Monday, March 02, 2015

Buffett explains private equity

As I read this excerpt from Warren Buffett's annual letter to shareholders, all I could think of was the private equity acquisition of the Caritas Christi health care system.  As I have noted, this transaction will have a tail that will leave Massachusetts policy-makers with difficult choices.  Just think of the implications of a hospital system being considered "a piece of merchandise."  What plans are being made now to protect the provision of essential health care services in several Massachusetts communities?

When owners wish to cash out entirely, they usually consider one of two paths.  [A competitor or] the Wall Street buyer. For some years, these purchasers accurately called themselves “leveraged buyout firms.” When that term got a bad name in the early 1990s – remember RJR and Barbarians at the Gate? – these buyers hastily relabeled themselves “private-equity.”

The name may have changed but that was all: Equity is dramatically reduced and debt is piled on in virtually all private-equity purchases. Indeed, the amount that a private-equity purchaser offers to the seller is in part determined by the buyer assessing the amount of debt that can be placed on the acquired company. 

Later, if things go well and equity begins to build, leveraged buy-out shops will often seek to re-leverage with new borrowings. They then typically use part of the proceeds to pay a huge dividend that drives equity sharply downward, sometimes even to a negative figure.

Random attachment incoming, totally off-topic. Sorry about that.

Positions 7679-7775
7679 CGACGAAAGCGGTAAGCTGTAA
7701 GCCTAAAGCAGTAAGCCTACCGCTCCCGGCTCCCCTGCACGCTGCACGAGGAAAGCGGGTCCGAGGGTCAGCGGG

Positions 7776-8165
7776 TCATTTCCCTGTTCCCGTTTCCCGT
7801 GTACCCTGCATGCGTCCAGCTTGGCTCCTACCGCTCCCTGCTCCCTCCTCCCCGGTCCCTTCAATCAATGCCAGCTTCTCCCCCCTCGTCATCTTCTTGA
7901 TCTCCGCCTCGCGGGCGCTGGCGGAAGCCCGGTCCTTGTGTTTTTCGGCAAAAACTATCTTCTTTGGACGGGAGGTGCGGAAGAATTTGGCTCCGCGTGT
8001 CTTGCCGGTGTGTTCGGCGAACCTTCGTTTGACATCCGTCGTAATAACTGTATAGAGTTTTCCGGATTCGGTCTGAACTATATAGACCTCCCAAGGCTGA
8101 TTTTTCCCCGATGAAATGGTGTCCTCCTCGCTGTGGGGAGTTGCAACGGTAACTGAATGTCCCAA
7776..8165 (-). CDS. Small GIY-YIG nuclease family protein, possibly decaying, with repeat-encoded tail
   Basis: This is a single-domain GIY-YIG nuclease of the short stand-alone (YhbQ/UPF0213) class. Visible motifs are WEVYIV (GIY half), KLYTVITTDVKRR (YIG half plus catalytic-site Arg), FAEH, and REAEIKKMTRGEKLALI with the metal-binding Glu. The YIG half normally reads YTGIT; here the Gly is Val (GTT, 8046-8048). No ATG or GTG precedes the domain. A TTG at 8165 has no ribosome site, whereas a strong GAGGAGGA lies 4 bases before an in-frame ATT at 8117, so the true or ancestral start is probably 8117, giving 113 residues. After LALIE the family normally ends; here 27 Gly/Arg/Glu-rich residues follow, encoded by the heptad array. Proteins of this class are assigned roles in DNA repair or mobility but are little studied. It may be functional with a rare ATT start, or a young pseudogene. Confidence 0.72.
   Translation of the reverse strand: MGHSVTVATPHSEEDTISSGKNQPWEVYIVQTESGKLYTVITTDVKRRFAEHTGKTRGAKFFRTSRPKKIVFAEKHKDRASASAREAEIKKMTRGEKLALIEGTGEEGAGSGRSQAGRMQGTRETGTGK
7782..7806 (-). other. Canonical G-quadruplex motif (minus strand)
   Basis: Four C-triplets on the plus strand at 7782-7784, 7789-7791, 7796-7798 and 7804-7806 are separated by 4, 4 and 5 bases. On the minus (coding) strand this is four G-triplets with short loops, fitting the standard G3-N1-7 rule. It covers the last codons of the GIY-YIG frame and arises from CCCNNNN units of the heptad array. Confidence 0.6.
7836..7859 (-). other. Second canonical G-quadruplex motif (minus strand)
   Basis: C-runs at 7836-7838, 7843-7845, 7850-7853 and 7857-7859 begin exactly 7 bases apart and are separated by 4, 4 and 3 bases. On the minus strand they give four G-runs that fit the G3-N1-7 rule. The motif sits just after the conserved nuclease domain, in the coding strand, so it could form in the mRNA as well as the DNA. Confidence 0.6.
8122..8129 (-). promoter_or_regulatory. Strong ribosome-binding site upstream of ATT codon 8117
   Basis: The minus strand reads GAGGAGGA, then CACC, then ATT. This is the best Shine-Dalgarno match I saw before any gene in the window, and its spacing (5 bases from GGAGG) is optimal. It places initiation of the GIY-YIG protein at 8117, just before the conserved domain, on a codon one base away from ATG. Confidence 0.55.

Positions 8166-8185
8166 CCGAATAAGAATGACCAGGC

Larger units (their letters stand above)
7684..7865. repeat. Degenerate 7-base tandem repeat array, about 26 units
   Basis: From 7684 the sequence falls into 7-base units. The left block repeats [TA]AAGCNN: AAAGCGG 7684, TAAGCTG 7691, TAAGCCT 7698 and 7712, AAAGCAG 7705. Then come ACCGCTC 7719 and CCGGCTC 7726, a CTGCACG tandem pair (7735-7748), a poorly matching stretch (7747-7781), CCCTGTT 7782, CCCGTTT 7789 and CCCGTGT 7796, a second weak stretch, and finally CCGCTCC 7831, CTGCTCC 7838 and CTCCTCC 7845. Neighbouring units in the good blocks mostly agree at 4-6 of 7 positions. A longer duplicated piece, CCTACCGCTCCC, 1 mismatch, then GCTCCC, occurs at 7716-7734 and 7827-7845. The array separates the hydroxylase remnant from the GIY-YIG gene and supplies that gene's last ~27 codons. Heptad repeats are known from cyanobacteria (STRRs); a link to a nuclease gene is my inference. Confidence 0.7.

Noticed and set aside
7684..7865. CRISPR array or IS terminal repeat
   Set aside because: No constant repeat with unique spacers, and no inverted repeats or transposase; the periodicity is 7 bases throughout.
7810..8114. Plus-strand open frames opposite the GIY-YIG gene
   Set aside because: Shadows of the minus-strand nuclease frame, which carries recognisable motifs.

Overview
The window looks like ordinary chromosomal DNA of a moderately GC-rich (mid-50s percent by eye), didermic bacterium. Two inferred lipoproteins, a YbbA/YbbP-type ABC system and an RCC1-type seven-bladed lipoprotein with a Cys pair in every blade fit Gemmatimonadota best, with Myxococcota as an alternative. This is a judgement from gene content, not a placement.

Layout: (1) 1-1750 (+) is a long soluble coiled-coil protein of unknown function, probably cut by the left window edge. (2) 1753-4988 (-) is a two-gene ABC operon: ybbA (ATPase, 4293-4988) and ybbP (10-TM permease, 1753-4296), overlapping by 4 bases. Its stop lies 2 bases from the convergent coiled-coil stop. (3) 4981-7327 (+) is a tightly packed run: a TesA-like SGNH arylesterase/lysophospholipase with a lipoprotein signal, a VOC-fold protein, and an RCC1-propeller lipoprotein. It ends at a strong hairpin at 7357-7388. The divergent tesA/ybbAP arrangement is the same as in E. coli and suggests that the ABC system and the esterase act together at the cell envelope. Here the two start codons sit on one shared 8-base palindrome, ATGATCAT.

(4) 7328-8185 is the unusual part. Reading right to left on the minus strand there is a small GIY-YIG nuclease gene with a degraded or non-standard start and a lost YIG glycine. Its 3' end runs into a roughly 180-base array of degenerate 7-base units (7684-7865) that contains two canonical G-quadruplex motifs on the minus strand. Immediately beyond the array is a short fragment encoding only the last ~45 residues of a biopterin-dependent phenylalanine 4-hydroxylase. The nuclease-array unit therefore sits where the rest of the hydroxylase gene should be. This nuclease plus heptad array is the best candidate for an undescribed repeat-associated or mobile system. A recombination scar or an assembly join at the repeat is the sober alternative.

In truth, “equity” is a dirty word for many private-equity buyers; what they love is debt. And, because debt is currently so inexpensive, these buyers can frequently pay top dollar. Later, the business will be resold, often to another leveraged buyer. In effect, the business becomes a piece of merchandise.

1 comment:

Anonymous said...

There is a scene in the movie Goodfellas just like this... They get involved with the restaurant owner who needs help and then proceed to run up all his credit accounts buying and re selling stuff. When there was no more credit available they torch the place for the insurance money. Always think about Private Equity groups basically running that same game plan as the mob was running where they run up huge debt, extract cash via asset sales and dividend payouts and then dump what's left for whatever they can get. Usually doesn't end well for the asset that is left be it a restaurant or group of old hospitals.